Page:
I love reading posts by some of my favourite bloggers and being inspired to write a similar post. After I reading Lucy Mary Taylor’s (I love her!!) post about the charities special to her, I knew I had to write one of my own.
There have been so many charities I’ve been involved with throughout my life and have meant a great deal to me personally. Don’t worry…I won’t be pushing you to donate. I just wanted to share my story with them. I’d love to know any charities that you feel connected to.
My first charity is Diabetes UK! This charity is very important to both myself and my dad’s side of the family. Diabetes has touched us in so many ways. A bunch of family members have had diabetes: two uncles, a cousin and both of my parents. I have to occasionally have my own blood sugar tested to keep an eye out. It doesn’t mean I’ll necessarily develop diabetes but there’s a higher chance of maybe Type 2 diabetes.
The reason why I try to donate is because of my Uncle David. Back in the 50s/60s, not much was really known about the condition and it really showed. My grandma used to have massive needles that she used to sterilise in boiling hot water. Unfortunately diabetes made him go blind and I never got the chance to meet him. If I can do anything in his memory, it would be this!
I discovered this charity not long after my daddy died from a heart attack.
He had had a massive heart attack 3 years prior to him passing and it really taught me the importance of your heart. There is nothing scarier than seeing your dad being wheeled out of your home on an orange wheelchair and on oxygen. That and visiting him on the coronary care unit! Way too many wires!
I’ve always donated any unwanted clothes and items to my local BHF shop, but try to donate a little straight to the charity when I can. You can learn some really interesting information and helpful tips on what to look out for.
Wow…never has a charity like this meant a lot to me.
After Mum was diagnosed with her Grade 4 glioblastoma, I automatically went into research mode. I wanted to understand what the heck a glioblastoma was and how I could help her. I’ll admit that I was absolutely devastated when I heard my mum had cancer. It had been my biggest nightmare and seeing it happening before me broke me.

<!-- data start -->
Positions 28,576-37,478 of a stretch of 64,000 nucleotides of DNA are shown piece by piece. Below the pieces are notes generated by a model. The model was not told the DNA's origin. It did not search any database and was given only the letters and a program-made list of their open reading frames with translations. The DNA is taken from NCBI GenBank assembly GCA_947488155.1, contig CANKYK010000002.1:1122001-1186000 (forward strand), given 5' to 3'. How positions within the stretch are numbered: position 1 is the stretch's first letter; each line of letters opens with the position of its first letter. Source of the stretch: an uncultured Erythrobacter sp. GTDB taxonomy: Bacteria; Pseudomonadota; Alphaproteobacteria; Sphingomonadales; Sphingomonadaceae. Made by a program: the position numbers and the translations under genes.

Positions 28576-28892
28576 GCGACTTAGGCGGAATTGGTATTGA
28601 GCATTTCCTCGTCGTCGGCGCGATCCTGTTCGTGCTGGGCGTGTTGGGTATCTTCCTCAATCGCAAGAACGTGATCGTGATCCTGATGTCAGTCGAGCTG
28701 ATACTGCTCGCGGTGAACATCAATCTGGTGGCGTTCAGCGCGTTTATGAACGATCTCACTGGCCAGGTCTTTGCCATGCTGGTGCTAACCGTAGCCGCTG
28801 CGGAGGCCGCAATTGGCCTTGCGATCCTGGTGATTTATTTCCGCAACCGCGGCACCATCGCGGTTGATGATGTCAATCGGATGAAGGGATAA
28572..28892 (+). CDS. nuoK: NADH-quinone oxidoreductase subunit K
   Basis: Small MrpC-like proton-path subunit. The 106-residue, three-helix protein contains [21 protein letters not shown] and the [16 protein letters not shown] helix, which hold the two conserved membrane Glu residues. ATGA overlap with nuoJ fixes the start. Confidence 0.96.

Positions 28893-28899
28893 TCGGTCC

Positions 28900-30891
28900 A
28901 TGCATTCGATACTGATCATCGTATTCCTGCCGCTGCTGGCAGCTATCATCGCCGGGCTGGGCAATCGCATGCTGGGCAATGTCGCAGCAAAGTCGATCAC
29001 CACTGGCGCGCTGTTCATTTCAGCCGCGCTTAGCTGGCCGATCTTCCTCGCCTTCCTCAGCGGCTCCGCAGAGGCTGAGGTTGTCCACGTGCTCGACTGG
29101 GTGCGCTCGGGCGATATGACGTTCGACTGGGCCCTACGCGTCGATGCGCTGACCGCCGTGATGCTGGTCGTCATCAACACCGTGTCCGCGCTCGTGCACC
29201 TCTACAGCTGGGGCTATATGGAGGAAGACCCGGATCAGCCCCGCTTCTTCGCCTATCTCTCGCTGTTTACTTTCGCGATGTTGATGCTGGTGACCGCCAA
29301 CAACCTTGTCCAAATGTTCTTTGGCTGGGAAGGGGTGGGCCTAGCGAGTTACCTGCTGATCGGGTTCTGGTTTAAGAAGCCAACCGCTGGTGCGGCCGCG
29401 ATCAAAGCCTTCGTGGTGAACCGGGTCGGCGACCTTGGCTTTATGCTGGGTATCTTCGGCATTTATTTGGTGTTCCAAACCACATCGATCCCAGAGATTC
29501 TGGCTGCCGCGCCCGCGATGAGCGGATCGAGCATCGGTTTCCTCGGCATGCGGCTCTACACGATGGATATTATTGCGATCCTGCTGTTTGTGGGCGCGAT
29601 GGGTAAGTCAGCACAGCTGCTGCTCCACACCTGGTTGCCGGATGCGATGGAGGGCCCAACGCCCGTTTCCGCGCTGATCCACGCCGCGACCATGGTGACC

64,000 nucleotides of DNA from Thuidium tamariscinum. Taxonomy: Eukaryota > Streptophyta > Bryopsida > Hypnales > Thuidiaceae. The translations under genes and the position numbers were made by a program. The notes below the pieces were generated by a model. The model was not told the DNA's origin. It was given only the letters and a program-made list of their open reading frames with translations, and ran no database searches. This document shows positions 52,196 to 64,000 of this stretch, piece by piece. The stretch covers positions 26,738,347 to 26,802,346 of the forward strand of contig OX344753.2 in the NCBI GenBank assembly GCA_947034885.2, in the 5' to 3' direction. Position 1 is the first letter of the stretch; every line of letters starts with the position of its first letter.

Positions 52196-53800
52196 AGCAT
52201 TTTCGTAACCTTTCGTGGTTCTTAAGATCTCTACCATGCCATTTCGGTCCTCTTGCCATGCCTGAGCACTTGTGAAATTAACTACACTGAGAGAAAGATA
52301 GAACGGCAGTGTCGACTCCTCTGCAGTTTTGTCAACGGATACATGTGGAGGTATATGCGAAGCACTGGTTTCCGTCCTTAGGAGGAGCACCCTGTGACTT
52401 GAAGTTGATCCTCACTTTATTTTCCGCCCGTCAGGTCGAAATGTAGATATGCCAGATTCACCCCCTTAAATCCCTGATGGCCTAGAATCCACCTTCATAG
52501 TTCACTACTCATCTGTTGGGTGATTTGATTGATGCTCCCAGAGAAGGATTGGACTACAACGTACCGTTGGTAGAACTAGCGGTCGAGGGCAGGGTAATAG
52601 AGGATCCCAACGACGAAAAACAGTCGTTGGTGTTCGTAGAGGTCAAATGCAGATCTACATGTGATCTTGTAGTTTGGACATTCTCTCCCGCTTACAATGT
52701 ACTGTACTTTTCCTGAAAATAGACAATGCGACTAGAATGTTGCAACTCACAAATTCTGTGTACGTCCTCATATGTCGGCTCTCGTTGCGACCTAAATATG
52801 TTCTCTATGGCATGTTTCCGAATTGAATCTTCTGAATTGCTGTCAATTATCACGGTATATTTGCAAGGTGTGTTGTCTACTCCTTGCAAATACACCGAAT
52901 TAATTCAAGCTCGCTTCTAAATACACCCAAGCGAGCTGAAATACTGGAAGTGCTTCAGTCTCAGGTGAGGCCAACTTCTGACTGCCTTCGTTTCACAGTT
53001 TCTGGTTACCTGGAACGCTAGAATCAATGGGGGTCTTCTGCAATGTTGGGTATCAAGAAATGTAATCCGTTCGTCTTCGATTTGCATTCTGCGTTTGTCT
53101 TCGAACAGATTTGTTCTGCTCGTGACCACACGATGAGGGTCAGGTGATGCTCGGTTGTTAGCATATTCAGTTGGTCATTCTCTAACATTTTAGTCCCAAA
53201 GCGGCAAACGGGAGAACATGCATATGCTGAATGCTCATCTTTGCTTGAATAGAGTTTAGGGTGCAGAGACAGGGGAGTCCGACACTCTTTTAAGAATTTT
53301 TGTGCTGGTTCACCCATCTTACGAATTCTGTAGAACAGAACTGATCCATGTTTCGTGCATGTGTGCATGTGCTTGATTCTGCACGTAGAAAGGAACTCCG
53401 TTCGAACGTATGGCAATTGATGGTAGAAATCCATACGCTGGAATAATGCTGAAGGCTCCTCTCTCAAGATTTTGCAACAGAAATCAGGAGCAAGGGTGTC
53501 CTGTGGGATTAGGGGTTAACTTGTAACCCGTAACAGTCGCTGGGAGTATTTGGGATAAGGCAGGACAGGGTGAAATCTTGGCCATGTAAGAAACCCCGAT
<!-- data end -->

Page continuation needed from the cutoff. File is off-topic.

I was able to use the information from the site to chat to my family and the doctors and get a better understanding. When Mum had her radiotherapy and ended up having a seizure in a taxi, I looked for support. Mum always told people that I saved her life spotting the signs of a tumour, but the doctors/nurses were the real heroes!
Out of all the charities that I got involved with, Childline was one of the first.
I first learned about this counselling service while I was at primary school. I had already been bullied for 4 years by this time and, being able to realise that I was wired a little differently to others, I needed someone to talk to.
As an 8 year old I was too scared to talk to my parents (didn’t want to bother them) and was too scared to tell a teacher (the bullies would find out). Knowing that there was a special number I could call made things a little easier. Sometimes I would call from a payphone (90s life before mobiles!) or would do a short call at home. Talking to anyone was extremely difficult but I tried.
Knowing that there is someone out there who will listen and won’t judge is so reassuring for a child.
The final choice on my charities list is the Weston Park Cancer Charity.
Weston Park became a daily occurance during my mum’s cancer. We travelled by local ambulance/taxi every day for 13 weeks to Weston Park so she could have radiotherapy and talk to her oncologist. I may have been in my 20s when this was all happening but I felt like a child. They allowed me to come with her to keep her company while we waited and it was like a little home.
There were calm waiting rooms, a shop, mini cafe and even a restuarant upstairs. Everyone was so lovely to talk to which I thought was super important for Mum. She needed to chat with other cancer warriors. Not only did that look after her, they looked after me too. They explained everything they were doing for her, take part in a therapy group of other family members and even did spa treatments!
When Mum passed away, they still looked after me and that’s why Weston Park Cancer Charity deserves so much support in return.
What charities mean a great deal to you?